CitationLim, June (2015). Parental Relationships and Violence Trajectories from Adolescence through Adulthood. American Public Health Association 143rd Annual Meeting and Exposition. Chicago, IL.
AbstractBackground: Violence poses a pervasive threat to the population. Although it is a leading cause of death for people 1-44 years old, much of the research has been on adolescents and the risk factors for violence onset at this life stage. Less is known about the course of violence over time and the role parental relationships play in its persistence and cessation.
Methods: Data from Waves 1-4 of the National Longitudinal Study of Adolescent to Adult Health (n=11,197) were used to identify gender-stratified violence trajectories from adolescence through adulthood using group-based trajectory modeling. Trajectories were used in multinomial logistic regression analyses with Wave 1 parental relationships as the primary predictors, controlling for sociodemographic characteristics and other risk factors. Wave 1 parental relationship measures include attachment to mother/father and child maltreatment by mother/father.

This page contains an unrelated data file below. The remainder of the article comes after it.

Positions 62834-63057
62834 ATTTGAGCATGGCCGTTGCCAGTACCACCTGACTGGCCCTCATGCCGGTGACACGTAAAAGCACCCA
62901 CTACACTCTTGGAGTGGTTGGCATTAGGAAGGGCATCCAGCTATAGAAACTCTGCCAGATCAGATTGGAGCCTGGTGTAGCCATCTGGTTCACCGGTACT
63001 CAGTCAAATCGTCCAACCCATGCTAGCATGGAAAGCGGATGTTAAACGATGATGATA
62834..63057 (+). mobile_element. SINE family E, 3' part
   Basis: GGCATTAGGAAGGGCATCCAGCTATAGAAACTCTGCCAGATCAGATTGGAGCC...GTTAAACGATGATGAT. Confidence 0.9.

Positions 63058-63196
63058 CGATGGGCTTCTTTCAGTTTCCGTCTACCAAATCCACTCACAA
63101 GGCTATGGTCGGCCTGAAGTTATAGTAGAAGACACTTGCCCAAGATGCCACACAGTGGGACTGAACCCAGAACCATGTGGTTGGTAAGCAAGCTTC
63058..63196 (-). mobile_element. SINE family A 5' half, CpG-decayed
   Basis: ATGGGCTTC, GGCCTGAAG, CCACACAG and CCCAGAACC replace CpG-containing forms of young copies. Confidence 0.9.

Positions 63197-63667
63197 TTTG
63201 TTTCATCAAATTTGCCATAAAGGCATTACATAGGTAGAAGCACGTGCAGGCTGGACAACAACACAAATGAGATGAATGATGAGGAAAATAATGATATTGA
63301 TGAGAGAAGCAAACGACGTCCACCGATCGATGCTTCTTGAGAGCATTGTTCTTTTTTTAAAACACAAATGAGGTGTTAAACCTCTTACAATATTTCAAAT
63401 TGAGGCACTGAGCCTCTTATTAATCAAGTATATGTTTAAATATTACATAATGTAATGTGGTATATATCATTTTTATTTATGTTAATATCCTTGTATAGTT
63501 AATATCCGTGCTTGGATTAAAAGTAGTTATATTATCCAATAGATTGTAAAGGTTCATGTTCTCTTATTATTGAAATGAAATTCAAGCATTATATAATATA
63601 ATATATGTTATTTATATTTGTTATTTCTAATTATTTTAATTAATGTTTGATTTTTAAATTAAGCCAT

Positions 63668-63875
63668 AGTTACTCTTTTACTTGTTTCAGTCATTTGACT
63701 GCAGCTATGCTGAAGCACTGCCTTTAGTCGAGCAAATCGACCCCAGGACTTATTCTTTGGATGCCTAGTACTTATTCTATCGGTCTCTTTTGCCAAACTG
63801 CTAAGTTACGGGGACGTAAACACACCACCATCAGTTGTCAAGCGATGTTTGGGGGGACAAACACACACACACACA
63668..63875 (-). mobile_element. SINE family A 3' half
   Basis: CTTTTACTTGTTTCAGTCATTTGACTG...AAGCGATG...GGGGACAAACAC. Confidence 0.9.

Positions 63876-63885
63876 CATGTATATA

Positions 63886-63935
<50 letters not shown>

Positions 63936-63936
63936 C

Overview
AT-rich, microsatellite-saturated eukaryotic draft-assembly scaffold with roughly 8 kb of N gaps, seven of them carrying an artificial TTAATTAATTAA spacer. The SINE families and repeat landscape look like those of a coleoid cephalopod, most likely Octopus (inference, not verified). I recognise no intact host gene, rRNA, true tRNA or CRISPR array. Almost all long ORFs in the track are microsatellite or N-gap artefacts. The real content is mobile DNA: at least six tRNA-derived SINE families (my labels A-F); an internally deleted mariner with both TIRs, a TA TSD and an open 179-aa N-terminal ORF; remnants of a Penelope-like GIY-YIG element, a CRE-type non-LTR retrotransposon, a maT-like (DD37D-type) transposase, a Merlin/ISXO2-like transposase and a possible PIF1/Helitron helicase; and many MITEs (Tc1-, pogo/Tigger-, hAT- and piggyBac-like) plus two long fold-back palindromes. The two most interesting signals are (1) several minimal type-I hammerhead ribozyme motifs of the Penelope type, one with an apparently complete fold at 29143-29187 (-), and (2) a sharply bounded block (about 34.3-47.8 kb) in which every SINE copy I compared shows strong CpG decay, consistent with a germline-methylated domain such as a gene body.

Results: Four violence trajectories were identified for males and females: low adolescence-limited, high adolescence-limited, persistent, and adulthood-onset. Parental attachment has a protective effect only among females such that higher attachment decreases the risk of being in the high adolescence limited or persistent trajectory. Child abuse victimization increases the risk of being in the high adolescence-limited, persistent, and adulthood-onset violence trajectories.
Conclusions: While females benefit from the deterrent effect of parental attachment, both genders experience the detrimental influences of child maltreatment on violence. These results point to the proximal, distal and persistent effects of parental relationships. Thus, strengthening positive parental relationships and preventing child maltreatment are integral to preventing violence across the life course.